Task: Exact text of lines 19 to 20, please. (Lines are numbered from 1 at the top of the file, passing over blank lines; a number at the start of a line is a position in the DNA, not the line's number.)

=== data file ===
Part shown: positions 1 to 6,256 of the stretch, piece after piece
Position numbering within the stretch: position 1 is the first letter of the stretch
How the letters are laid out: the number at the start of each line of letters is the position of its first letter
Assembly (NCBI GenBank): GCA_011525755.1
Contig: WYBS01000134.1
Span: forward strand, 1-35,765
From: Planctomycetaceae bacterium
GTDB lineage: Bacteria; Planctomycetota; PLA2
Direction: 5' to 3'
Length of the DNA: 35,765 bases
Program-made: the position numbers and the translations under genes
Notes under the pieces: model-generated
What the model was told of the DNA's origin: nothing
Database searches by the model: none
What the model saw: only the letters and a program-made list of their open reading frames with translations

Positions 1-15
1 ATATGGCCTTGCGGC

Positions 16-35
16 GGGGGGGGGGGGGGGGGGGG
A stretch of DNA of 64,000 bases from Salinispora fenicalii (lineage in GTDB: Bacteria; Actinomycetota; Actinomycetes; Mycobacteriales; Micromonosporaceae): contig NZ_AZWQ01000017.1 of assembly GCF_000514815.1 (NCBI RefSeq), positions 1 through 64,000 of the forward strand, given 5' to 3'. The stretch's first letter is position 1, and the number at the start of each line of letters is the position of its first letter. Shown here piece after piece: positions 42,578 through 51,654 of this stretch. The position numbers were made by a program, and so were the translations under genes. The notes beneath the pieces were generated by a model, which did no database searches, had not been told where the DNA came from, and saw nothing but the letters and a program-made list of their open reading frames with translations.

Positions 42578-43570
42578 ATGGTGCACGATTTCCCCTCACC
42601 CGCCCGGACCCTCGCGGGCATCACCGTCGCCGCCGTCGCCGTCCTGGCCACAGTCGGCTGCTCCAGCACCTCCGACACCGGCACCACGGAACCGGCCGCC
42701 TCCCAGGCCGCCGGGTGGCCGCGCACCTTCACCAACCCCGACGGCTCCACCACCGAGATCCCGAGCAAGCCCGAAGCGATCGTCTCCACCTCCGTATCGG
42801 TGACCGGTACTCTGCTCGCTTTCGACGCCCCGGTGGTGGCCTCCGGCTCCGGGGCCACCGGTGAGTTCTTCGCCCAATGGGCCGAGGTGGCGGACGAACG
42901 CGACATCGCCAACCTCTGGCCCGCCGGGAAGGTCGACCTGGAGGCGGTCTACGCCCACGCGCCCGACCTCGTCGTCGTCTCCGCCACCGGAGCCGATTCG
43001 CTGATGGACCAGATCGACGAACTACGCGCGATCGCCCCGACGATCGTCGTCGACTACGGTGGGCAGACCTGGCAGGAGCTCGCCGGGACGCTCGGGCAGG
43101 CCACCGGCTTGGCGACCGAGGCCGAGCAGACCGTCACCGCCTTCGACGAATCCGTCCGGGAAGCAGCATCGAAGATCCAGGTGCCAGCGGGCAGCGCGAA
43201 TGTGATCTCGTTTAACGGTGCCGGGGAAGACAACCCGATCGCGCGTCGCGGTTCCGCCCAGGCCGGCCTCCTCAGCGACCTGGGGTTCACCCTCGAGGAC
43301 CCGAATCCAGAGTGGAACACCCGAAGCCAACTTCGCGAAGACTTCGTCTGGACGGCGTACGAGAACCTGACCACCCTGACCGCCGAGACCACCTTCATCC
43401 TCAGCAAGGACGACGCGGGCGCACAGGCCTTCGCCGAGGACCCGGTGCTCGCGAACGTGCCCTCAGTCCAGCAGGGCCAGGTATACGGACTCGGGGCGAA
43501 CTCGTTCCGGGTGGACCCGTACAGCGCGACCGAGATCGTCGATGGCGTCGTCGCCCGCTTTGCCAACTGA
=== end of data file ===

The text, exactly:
16 GGGGGGGGGGGGGGGGGGGG
A stretch of DNA of 64,000 bases from Salinispora fenicalii (lineage in GTDB: Bacteria; Actinomycetota; Actinomycetes; Mycobacteriales; Micromonosporaceae): contig NZ_AZWQ01000017.1 of assembly GCF_000514815.1 (NCBI RefSeq), positions 1 through 64,000 of the forward strand, given 5' to 3'. The stretch's first letter is position 1, and the number at the start of each line of letters is the position of its first letter. Shown here piece after piece: positions 42,578 through 51,654 of this stretch. The position numbers were made by a program, and so were the translations under genes. The notes beneath the pieces were generated by a model, which did no database searches, had not been told where the DNA came from, and saw nothing but the letters and a program-made list of their open reading frames with translations.